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Skip Vagina Monologues

Those who did not attend Saturday’s performance of the Vagina Monologues missed more than just an overpriced and poorly-acted play. They also missed an in-your-face expression of female sexuality that contradicts what feminism supposedly stands for.

The Vagina Monologues is not new to Duke; it has been the centerpiece of “Vagina Day” festivities for years. Based on a 1997 script by radical feminist Eve Ensler, the play is well-known for two reasons.

One, its actors impersonate female genitals and express their disdain for unnecessary inconveniences like tampons and shaving.

Two, the original script contains a scene where a 24-year-old lesbian lures a 13-year-old girl to her home, gives her alcohol and has sex with her—making her realize that she has no need for men. As the individual playing the 13-year-old’s vagina sums up the evening, “if it was rape, it was a good rape.”

This year, the Duke performance was less a series of monologues and more interactive. Specifically, 14 females formed a circle on stage, asked questions like “If your vagina got dressed, what would it wear?,” and proceeded to shout out answers to them.

One scene stressed the importance of pubic hair, with an actress declaring that “you have to love hair to love the vagina.” Another part was dedicated to a 72-year-old arthritic woman and her search for a certain pleasure point.

Outside of a college campus, most would label a play like the Vagina Monologues as smut. Even those who were not offended would still see it as shock entertainment, a guilty pleasure at best. Yet here at Duke, “V-Day” organizers see the play’s performing as some sort of act in social heroism.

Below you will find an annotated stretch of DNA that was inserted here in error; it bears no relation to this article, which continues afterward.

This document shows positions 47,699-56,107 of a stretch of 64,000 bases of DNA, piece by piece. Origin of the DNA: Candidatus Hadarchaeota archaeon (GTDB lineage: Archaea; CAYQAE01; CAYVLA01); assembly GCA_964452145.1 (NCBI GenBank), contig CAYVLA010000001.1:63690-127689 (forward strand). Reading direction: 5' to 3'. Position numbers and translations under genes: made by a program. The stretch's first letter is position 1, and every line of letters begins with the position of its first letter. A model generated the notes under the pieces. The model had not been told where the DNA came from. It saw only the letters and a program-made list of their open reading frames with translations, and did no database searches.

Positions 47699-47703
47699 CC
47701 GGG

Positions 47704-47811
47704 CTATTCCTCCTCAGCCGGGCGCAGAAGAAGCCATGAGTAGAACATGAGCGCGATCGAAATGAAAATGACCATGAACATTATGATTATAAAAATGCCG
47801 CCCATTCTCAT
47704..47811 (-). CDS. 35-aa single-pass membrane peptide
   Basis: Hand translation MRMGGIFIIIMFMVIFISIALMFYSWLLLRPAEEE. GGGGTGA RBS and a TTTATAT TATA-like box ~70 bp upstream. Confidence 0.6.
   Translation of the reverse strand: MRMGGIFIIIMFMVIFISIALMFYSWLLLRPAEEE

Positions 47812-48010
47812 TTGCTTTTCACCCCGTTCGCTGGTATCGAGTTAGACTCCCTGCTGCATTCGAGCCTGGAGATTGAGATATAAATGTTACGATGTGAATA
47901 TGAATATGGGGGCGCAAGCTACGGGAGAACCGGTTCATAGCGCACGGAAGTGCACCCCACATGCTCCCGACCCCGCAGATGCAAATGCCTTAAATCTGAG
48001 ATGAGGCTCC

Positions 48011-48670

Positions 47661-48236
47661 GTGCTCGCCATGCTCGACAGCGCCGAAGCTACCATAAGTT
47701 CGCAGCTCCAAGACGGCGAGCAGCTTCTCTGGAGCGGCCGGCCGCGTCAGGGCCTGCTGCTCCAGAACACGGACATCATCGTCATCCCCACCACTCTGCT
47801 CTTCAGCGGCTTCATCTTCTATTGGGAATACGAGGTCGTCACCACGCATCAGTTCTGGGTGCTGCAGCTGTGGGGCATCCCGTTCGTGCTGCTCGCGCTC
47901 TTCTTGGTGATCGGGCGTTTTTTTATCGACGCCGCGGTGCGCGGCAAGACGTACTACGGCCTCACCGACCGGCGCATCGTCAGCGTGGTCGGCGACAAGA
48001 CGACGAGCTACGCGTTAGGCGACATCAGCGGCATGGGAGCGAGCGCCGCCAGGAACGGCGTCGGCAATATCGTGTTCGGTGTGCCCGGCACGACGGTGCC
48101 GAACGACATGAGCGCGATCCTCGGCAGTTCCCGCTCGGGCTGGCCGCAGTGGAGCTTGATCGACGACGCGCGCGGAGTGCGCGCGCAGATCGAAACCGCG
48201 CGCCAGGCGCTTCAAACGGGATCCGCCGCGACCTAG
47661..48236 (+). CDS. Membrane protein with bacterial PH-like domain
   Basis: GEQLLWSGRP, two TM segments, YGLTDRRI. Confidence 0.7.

The Vagina Monologues supposedly promotes a pro-female agenda by sparking discussions about taboo subjects and raising awareness about sexual violence.

Said one of this year’s student directors: “We need the Vagina Monologues until conversations that are being re-enacted and performed for us begin occurring on an everyday basis between real people.”

The Monologues, of course, were part of a larger series of V-Day activities like the “Vagina Workshop”—an event held at the Mary Lou Williams Center last week for females to display sex toys and discuss masturbation. Several years ago, organizers sold vagina-shaped lollipops on the Bryan Center walkway.

For a group dedicated to raising respect for women, V-Day organizers have an amazingly self-defeating strategy.

Indeed, by focusing every aspect of V-Day on sex and by identifying womanhood by a sexual organ, they objectify females and their bodies worse than anyone. There’s no doubt that men who commit acts of sexual harassment and violence think of women as sexual objects, not people. There’s also no doubt that skits in which female actresses play pleasure-seeking vaginas do little to change such perceptions.

In excluding discussions of healthy male-female relationships from V-Day festivities, campus feminists show us that gender equality really isn’t their goal.

An observer of the Vagina Monologues sees women depicted as very sexual and very anti-male, interested only in self-pleasure and lesbianism, not friendship or love. And it’s a woman’s genitals, not her personality, that define who she is.

In the past year and a half, Duke students and faculty members have done a fine job raising awareness for legitimate women’s issues like eating disorders, self-mutilation and sexual assault.

As overblown as the term “effortless perfection” may be, this campus has seen productive discussion about the unique pressures a school like Duke puts on females, and some have even shared personal stories of self-destruction on these pages.

V-Day organizers claim that events like the Vagina Monologues address these issues, yet they offer only sex toy parties and foul-mouthed rants about tampons that only take focus away from serious problems and promote over-the-top absurdity.

Here’s hoping that anyone without a date next Valentine’s Day will skip the Vagina Monologues and do something else. No matter what it is, it will be a better choice.

Nathan Carleton is a Trinity senior. His column appears Thursdays.

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